I must admit winter is not my favourite season, much as I enjoy Christmas. Aside from the cold and the storms, the nights draw in that much earlier which limits the evening walks my better half and I can enjoy with the dog.
We love walking Mabel along The Monarch’s Way and the bridleways around that area (though right now it would be more accurately called The Muddy Way).
But at this time of year there isn’t enough light to be able to walk here safely and we have to save these walks for when my better half finishes early or at the weekend. Boots are a must when we can get out there and will be for some considerable time!
So during the week the evening walks are usually taken around Hiltingbury. There are far worse places to walk but I’m afraid Hiltingbury, lovely though it is, is not a patch on the rural walks (though in fairness there is no way any suburb could match that).
Mind, I do sometimes wonder if is beyond the wit of man to make a truly smooth pavement but that is just a walker’s gripe… (and don’t get me started on pot holes or the churned up grass verges).
More positively, where we are lucky is it is so easy to get out into the countryside from here – the New Forest relatively speaking is not that far away. The walks at the Monarch’s Way are even closer and then there are walks to be had in and around Eastleigh, Winchester and Romsey.
The Station Walks book features one walk from Romsey train station to our station at Chandler’s Ford via the Tadburn Meadows Nature Reserve, Green Lane, Emer Bog Nature Reserve, Flexford Road and Knightwood Road. This is on my To Do list.
There is a specific walk (Walk 27) around our area which goes through Meon Crescent, Bodycoats Road, Oakmount Road, Pennine Way, Chalvington Road and back to the station again via School Lane. This is another To Do though I think I can guess which of these two will be the most scenic!
But each season does have its merits and one thing I do like about the winter, especially post Christmas, is you do start to see the evenings becoming a little bit lighter for that little bit longer.
For me, that is one of the biggest indicators spring is on its way. To date in my garden, the first primroses are out.
I have also been pleasantly surprised to see the daffodils on the approach to Hiltingbury Infant and Junior Schools have survived, despite being out so early this year. (Frankly I was expecting them to succumb to an icy death). I just hope writing that down doesn’t become the kiss of death for them!
The crocuses are also appearing in Hiltingbury Recreation Ground.
So one of the things about winter I do like then is the looking forward to spring and I am well aware that, much as we all hate the typical British winter weather, we do need the dormant period. That wonderful new spring life has to come from something and the ground needs a resting period to enable that to happen.
Of course another lovely thing about winter is it is the perfect excuse to stay in with a hot chocolate and a good book, though getting out and about at this time of year is invigorating (and with the recent high winds even more so!). So there are lovely things about winter. They’re just not so obvious as the joys of spring and summer.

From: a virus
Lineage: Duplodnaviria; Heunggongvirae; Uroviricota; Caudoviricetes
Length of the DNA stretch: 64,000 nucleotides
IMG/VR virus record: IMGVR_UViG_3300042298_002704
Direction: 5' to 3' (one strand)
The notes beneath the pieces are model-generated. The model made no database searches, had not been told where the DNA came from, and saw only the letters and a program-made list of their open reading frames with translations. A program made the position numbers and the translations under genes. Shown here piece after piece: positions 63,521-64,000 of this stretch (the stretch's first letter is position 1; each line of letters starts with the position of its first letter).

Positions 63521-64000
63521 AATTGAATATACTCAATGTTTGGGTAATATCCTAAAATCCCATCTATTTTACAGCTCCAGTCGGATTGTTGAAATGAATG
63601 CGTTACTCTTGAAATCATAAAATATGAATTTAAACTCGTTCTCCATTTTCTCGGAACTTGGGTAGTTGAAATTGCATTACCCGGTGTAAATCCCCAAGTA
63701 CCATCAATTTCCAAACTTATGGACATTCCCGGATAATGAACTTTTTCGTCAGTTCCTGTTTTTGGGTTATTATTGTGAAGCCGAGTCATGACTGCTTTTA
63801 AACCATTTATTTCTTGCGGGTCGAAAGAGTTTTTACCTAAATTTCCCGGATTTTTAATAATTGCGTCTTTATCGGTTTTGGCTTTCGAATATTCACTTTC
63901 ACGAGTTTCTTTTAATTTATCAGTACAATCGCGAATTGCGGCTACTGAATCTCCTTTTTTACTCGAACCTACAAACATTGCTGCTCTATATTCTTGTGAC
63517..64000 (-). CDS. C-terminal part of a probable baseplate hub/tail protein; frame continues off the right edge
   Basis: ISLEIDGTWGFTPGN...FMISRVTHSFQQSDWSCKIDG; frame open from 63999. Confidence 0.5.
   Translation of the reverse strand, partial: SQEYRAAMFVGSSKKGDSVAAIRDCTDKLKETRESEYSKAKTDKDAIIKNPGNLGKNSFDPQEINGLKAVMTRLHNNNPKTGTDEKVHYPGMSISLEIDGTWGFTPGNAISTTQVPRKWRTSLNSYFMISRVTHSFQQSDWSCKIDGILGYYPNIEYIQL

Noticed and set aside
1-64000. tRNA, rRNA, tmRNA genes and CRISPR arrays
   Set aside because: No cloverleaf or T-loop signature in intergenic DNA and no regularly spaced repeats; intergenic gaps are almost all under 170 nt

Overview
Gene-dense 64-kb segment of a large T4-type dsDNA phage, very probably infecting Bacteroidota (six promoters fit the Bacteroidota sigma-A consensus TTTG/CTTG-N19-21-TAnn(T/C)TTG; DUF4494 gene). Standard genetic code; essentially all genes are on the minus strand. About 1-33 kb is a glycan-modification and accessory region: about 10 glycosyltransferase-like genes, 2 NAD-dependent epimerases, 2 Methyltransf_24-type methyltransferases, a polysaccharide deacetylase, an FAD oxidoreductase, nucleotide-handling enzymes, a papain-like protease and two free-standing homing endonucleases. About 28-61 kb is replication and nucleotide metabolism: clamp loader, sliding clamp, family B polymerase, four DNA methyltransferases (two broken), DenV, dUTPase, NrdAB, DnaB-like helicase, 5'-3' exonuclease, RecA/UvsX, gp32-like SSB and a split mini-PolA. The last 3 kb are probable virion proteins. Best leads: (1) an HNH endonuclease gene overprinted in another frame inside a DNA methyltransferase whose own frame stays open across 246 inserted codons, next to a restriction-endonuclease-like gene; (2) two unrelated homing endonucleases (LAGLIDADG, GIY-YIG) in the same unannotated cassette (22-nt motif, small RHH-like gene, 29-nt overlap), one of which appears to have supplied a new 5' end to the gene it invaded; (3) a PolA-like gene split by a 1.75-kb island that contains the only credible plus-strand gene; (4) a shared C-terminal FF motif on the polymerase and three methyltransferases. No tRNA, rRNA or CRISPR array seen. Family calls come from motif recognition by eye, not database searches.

I think the major thing I do enjoy about winter, from a nature point of view, is being able to more easily admire the structure of trees. We are blessed with these in our area. With the leaves off all bar the evergreens, you can see the branches in more detail, appreciate the sturdiness of the trunks and the height of the trees.
Regarding the trunks, looking at how strong these are, isn’t it amazing that the woodpeckers have such an ability to drill into them? What pressure must be exerted on the woodpecker’s beak!
It is also nice to see the squirrels scampering about. Mabel, our border collie, shares that view albeit for different reasons! (What is it about dogs and squirrels incidentally? I haven’t come across one dog yet that doesn’t want to chase them and I’ve known some very timid dogs in my time yet they still wanted to chase the things!).
And with the leaves off the trees, I think it enables me to enjoy the sunsets more as I can see between the tree branches.
Seeing most of the trees stripped back as it were makes it easier to spot the start of nest building (yes I’ve seen some already) and the holes in the bark which will often be the winter homes of squirrels. Nothing is wasted with regard to trees.
So what is your favourite aspect of life in winter? Indoors or outdoors? What do you hate most? In my case I don’t like the mud. And Hiltingbury Recreation Ground can be a quagmire at times. Mabel often goes home half covered in mud (though very happy about that. She’s less happy about being cleaned up though).
So is beauty in the eyes of the beholder after all? For the winter season, yes I think so. It really is a question of making the most of the good points. And it is quite cheering when looking up the weather forecast on the internet to see the sunset times going back a few minutes every night. Winter is not here forever but it is a vital part of the cycle of nature as this wonderful YouTube clip produced by Eirik Solheim demonstrates beautifully.
Note: Don’t miss Allison’s next post on Friday 19th February 2016.
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